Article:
“He invited me for Simchat Torah in Kiryat Arba. That meeting led to two years of playing music with this guy.”

Despite the fact that he fell in love with Israel during his two years at Ner Yaakov, Ziegler went back to America, understanding that he “was too young to make the move alone.”

The next few years were spent doing concerts and events in the Jewish community while studying to become an audio engineer. Between the ages of 18 and 21, he was “jumping back and forth between the US and Israel. It was a separation process that happened over time.”

At 21, he returned to Israel and then officially made aliyah at 25.

More than a decade after committing his life to Israel, Ziegler has carved out a niche that works for him both professionally and spiritually.

He’s the front man for a band called Ruach Hakodesh. No longer strictly observant, he teamed up with band mates who are mostly Haredi musicians who came to Judaism later in life. Ziegler calls Ruach Hakodesh “a really unique wedding band. We play original, interesting music. We’re not a cookie-cutter wedding band.

“It makes for interesting situations, as well as interesting music. Like if a kallah (bride) starts dancing with the chatan (groom) and people start letting loose, then I get more excited, but some of the band members get more nervous and consider stopping playing. It’s a point of contention, but part of what makes us unique.”

RUACH HAKODESH also plays music festivals and live shows to promote Ziegler’s newest album.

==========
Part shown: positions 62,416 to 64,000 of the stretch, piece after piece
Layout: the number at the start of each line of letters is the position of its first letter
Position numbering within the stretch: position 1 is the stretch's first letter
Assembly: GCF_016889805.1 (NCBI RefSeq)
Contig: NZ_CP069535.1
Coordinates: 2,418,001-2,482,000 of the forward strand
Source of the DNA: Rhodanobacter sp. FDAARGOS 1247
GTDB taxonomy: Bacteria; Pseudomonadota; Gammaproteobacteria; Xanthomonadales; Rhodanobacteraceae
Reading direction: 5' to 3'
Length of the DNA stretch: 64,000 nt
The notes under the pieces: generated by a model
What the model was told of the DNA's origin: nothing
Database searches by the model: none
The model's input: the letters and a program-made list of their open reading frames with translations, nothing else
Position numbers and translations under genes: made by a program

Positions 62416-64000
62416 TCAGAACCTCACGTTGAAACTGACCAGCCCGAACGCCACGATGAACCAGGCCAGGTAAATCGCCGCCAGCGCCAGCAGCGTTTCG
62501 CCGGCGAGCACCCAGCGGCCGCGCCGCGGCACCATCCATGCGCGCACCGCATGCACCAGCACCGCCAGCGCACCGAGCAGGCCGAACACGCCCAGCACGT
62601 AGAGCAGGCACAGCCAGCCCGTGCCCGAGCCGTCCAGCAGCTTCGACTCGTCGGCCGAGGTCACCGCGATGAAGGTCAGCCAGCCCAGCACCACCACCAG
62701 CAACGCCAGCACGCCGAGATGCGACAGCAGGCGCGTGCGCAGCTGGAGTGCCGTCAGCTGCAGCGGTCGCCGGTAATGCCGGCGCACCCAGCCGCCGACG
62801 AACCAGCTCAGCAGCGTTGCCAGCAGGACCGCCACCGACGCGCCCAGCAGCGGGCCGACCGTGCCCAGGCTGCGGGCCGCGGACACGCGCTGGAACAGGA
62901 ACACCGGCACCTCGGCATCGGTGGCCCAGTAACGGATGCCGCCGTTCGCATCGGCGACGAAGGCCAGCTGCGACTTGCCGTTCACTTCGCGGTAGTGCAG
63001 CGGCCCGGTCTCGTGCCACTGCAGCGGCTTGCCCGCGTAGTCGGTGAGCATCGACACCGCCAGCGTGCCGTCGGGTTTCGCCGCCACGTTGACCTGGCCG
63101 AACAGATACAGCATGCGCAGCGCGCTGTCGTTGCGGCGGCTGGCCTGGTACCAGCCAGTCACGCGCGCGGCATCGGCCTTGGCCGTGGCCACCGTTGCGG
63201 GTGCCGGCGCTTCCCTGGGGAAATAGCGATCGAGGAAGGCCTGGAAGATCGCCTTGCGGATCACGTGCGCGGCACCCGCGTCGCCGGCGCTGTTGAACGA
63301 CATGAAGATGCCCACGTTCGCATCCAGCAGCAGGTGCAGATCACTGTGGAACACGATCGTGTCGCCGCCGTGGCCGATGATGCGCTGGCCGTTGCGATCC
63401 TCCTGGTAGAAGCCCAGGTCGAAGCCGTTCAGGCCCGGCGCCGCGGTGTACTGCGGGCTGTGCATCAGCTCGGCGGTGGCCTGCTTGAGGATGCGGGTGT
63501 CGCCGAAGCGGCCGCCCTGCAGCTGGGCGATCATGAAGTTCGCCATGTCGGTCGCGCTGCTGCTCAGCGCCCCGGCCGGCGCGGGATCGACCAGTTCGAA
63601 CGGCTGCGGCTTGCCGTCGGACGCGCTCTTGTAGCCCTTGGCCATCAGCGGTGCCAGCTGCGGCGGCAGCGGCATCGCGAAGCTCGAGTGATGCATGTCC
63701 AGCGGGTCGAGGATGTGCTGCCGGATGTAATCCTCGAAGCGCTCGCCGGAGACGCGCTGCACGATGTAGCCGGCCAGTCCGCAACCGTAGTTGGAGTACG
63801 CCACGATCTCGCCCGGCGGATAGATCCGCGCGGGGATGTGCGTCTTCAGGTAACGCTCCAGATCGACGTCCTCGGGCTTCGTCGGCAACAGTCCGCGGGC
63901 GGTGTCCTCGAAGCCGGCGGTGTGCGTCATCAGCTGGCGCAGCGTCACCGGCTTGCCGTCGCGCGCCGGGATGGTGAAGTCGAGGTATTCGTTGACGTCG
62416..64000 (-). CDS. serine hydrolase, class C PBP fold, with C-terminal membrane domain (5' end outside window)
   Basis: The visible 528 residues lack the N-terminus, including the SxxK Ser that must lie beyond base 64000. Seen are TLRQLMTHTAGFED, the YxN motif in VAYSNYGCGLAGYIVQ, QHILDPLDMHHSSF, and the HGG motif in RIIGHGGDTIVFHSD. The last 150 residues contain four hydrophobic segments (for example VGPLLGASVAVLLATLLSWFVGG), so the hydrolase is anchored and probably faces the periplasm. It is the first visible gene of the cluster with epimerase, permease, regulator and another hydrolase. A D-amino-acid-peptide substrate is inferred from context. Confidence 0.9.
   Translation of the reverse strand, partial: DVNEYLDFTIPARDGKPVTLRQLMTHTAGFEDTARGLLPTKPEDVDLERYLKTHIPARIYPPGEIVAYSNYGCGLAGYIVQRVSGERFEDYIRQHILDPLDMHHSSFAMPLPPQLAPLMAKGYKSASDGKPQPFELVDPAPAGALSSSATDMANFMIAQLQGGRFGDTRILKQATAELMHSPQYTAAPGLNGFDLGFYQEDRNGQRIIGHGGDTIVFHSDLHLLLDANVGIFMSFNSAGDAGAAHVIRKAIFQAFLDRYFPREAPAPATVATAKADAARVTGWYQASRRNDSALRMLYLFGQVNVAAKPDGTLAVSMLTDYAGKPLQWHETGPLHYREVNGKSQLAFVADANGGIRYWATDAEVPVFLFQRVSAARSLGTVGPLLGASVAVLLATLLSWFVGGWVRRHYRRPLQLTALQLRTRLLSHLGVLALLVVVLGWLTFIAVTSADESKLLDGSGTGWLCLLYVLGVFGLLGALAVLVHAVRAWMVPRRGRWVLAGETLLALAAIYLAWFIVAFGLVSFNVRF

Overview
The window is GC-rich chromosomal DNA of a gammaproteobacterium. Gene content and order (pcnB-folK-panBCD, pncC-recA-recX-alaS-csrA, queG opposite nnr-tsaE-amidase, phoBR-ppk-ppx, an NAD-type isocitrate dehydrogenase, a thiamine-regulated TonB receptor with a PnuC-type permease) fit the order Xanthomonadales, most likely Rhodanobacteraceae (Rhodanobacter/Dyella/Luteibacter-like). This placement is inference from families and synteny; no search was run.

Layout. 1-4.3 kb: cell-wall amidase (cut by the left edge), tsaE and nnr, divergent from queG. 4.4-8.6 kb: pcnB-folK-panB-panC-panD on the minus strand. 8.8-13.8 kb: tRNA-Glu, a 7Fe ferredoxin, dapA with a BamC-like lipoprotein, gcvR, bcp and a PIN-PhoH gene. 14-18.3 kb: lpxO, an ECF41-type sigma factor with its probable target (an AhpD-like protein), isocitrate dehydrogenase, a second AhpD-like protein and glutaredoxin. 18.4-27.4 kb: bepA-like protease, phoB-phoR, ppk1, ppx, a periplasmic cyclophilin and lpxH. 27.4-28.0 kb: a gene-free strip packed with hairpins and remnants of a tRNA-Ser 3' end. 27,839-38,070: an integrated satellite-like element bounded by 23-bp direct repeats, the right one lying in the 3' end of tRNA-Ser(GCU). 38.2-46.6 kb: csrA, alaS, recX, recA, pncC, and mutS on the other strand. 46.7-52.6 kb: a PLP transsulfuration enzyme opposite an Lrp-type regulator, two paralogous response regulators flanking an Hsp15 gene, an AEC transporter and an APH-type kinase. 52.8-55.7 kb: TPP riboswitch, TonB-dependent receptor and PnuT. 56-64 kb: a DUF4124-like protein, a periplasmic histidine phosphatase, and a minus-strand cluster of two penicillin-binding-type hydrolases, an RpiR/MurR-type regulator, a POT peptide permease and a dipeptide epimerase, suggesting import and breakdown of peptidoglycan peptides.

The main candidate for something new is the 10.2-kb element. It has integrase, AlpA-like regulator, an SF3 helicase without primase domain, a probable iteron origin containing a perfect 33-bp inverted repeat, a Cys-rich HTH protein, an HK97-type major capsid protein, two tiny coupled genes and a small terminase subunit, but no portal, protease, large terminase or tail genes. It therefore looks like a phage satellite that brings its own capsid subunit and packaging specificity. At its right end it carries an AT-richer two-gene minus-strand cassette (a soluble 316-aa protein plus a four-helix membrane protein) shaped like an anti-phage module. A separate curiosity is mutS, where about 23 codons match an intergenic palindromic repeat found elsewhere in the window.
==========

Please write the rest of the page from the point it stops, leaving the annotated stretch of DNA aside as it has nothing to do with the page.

Off the Derech is his sixth studio album, scheduled for release this summer. The new album is all original English music, and includes “a lot of songs based on religious, Jewish themes and also some secular themes – heartbreak, politics, the world in general. It has 21 songs, so there’s something for everyone.”

Ziegler ruminated about the spiritual journey that brought him to this new level of musical expression.

“I’m of the idea that we need to find our individuality. We need to put more individuality in our avodah, the way you think and the way you connect to Hashem (God). I don’t put as much emphasis on Halacha (Jewish law) and ritual as I once did, but Jewish identity and Torah are very important to me.

“When you’re afraid to go off the path, you never really find yourself. When you’re surrounded by people who are doing the same thing, you don’t have a real identity of your own. Music has always been prayer, a way of expressing connection to something higher. Prayer can be done alone or in a community. Music has the same function and has some advantages. I get to express my individuality in my unique niggun (wordless melody) or words unique to me.”

Ziegler has strong convictions about women in the Jewish music world.

“Jewish women should be empowered to sing. It was always important to me to include female expression as much as I could. Suppressing women shows the fear of religious men, fear of losing control. Men have been in control for a long time. Everybody has their own sensitivities, and I respect all the opinions, but that’s where I am today.”

His previous albums were “much more liturgical music in a unique style – jazz and rock influenced by and based on verses that moved me. All along, I was writing original English music that was never released. I wasn’t able to combine the two worlds. All this other music was building up on the side, but it had no outlet.”

Now it does, and Ziegler has big plans for this new album. “I want Off the Derech to be the greatest kiddush Hashem (sanctification of God) album of all time.”